Cigar 101: BestCigarPrices’ Cigar Travel Guide
We’re having some unseasonably warm weather here in Kingston, NY, and as a result, I’m getting the antsy, pre-summer vacation feeling a bit early (we’ll see what happens when the weather inexplicably goes back to 20 degrees and windy). As a result, I’ve compiled a list of five great travel spots for cigar smokers. So here they are, in no particular order:
The Dominican Republic
Home to the factories that produce La Aurora, Romeo y Julieta, Montecristo, and Cohiba, among countless others, the Dominican Republic has a rich history of cigar production. Not only are there lots of tobacco fields and factories, but there are also several enormous golf courses like the Punta Espada and Corales golf clubs, nature preserves like the Los Haitises National Park, and, of course, tons of beaches. On top of all that, it has a lower violent crime rate than Honduras or Nicaragua, according to travel.state.gov.
This is not to say that Honduras and Nicaragua don’t have any attractions worth seeing, but read the first paragraph in the “crime” section for each country and they might not seem worth it, at least for the time being.
The United Kingdom
Home of the legendary British Bulldog himself, England is one of the most cigar-friendly countries around, save for the weather. Aside from the fact that you can buy Cuban cigars (though we would never advocate that, since it is technically illegal, even in another country), and the fact that their tobacco tax is only about 9% (here in New York, ours is 75%), their smoking ban is also a little more lax than ours. On top of all that, they have some of the sweetest smoking lounges around, like the Garden Room at the Lanesborough Hotel in London, which was recently profiled in Cigar Aficionado. And having been to the U.K. not too long ago, I can tell you that smoking a Cohiba in a park near the British Museum without being harassed by whiny bystanders may or may not have been awesome.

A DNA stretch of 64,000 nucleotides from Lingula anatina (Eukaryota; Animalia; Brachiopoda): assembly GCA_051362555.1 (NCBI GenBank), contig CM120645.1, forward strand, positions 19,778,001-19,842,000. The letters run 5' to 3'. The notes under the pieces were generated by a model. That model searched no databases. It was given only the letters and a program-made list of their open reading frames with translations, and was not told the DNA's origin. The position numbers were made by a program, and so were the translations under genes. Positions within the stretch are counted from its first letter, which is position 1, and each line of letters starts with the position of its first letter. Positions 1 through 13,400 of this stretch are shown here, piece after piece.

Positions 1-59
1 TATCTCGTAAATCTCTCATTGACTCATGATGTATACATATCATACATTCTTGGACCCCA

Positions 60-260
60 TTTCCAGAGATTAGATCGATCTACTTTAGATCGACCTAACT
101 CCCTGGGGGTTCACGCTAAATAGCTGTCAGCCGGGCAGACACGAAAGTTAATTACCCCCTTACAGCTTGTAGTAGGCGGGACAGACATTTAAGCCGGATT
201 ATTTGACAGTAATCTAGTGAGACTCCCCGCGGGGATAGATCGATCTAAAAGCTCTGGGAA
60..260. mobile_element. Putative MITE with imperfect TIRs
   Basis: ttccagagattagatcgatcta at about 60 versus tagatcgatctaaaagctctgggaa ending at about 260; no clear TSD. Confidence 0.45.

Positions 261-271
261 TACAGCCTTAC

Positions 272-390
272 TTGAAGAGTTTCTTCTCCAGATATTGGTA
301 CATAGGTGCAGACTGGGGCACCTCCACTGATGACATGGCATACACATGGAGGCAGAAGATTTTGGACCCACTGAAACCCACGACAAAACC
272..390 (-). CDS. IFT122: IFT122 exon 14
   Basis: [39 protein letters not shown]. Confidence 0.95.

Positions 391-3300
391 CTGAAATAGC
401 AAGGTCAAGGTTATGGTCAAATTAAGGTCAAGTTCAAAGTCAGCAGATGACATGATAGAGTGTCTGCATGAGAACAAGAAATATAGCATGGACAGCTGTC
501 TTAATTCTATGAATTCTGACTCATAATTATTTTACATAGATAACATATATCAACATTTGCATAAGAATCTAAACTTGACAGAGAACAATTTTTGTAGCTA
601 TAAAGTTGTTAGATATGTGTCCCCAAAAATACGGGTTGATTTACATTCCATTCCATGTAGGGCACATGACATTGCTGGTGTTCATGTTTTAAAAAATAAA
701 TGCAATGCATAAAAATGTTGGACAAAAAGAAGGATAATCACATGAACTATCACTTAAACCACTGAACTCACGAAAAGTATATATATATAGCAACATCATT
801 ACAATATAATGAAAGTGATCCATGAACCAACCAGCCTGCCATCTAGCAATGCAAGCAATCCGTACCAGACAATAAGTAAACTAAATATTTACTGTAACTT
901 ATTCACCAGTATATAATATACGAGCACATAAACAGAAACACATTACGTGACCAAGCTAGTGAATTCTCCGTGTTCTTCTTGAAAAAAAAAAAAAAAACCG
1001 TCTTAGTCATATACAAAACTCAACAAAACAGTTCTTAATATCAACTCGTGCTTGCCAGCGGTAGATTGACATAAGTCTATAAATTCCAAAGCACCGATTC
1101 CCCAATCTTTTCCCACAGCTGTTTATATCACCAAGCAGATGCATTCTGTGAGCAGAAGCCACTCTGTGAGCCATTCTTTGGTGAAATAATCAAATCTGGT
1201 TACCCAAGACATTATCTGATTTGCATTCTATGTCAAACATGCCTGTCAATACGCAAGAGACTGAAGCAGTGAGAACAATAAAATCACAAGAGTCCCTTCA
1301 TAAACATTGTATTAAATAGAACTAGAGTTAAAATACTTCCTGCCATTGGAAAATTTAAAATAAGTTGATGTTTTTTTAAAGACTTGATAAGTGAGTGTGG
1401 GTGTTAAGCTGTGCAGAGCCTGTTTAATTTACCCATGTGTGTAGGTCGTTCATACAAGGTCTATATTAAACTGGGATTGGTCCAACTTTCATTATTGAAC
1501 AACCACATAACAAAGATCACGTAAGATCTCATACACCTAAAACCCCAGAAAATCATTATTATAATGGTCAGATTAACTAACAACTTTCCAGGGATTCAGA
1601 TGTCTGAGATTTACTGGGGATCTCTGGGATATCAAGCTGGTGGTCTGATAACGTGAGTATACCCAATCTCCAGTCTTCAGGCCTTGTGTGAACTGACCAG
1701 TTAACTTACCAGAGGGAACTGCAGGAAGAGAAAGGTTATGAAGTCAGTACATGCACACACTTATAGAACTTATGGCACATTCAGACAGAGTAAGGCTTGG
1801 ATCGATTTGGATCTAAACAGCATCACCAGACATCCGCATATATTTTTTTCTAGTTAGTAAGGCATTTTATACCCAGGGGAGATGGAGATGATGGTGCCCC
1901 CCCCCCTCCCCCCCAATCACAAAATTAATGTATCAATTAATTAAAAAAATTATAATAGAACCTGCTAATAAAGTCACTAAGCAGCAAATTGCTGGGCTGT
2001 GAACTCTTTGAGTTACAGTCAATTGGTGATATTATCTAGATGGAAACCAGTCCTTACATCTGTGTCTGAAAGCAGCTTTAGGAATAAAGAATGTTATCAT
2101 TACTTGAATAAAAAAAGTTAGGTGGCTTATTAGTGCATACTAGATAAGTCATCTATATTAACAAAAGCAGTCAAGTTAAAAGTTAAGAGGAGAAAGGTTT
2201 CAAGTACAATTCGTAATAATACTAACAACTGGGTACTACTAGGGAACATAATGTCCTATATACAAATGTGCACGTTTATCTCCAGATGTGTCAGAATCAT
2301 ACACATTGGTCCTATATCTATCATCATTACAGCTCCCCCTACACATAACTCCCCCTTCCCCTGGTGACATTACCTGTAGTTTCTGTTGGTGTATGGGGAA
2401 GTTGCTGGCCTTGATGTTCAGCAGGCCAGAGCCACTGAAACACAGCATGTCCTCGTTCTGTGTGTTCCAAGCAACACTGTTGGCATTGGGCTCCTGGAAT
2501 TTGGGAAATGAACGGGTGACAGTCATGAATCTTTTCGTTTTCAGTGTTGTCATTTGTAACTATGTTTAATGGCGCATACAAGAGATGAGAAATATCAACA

The coast of Florida is pretty heavily steeped in cigar culture. Tampa, in particular, is home to Ybor City, which gets its name from Spanish cigar maker Vincente Martinez Ybor. To celebrate the city’s rich cigar history, they hold the Tampa Cigar Heritage Festival every year in mid-November, in case you’re looking for the best time to go.
Miami is another cigar Mecca, mainly because of its proximity to Cuba. Despite the fact that a lot of cigar manufacturers moved their operations from Miami to Central America, a bunch of cigar companies have factories in Little Havana, perhaps most notably Padilla, Tatuaje, and La Gloria Cubana.
Come on, did you really expect me to leave Cuba off of this list? Despite the fact that you can’t legally get Cuban cigars here or travel to Cuba, other than for educational, religious, or journalistic reasons, or to visit a relative, or a handful of other reasons, it would still be pretty awesome. Not only is it just generally a beautiful country, but they have probably the richest cigar history in the world. Where else can you smoke a—oh wait, it’s technically illegal, even if you’re not in America. At least you can get some badass ropa vieja.
It’s unfortunate that a lot of cigar producing countries aren’t especially safe for travelers, but thankfully there are travel spots like the ones I listed above. There are tons more, but in the interest of keeping this article out of “too long; don’t read” territory, I’ll stop at five. Again, this might not be a definitive travel guide, but it’s a good place to start. Anyway, back to chilly Kingston.